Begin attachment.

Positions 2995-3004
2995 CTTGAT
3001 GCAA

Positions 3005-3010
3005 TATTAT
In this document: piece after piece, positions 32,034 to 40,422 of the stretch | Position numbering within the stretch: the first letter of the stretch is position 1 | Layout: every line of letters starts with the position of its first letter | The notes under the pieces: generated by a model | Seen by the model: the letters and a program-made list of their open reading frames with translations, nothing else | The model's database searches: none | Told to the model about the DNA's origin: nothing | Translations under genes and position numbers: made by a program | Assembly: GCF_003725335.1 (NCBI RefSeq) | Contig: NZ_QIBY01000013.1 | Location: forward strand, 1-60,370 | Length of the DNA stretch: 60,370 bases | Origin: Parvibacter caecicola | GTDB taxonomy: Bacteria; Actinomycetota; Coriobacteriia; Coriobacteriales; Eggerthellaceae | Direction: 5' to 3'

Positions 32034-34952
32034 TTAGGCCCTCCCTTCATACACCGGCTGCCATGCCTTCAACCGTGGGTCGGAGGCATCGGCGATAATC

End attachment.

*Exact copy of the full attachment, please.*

Positions 2995-3004
2995 CTTGAT
3001 GCAA

Positions 3005-3010
3005 TATTAT
In this document: piece after piece, positions 32,034 to 40,422 of the stretch | Position numbering within the stretch: the first letter of the stretch is position 1 | Layout: every line of letters starts with the position of its first letter | The notes under the pieces: generated by a model | Seen by the model: the letters and a program-made list of their open reading frames with translations, nothing else | The model's database searches: none | Told to the model about the DNA's origin: nothing | Translations under genes and position numbers: made by a program | Assembly: GCF_003725335.1 (NCBI RefSeq) | Contig: NZ_QIBY01000013.1 | Location: forward strand, 1-60,370 | Length of the DNA stretch: 60,370 bases | Origin: Parvibacter caecicola | GTDB taxonomy: Bacteria; Actinomycetota; Coriobacteriia; Coriobacteriales; Eggerthellaceae | Direction: 5' to 3'

Positions 32034-34952
32034 TTAGGCCCTCCCTTCATACACCGGCTGCCATGCCTTCAACCGTGGGTCGGAGGCATCGGCGATAATC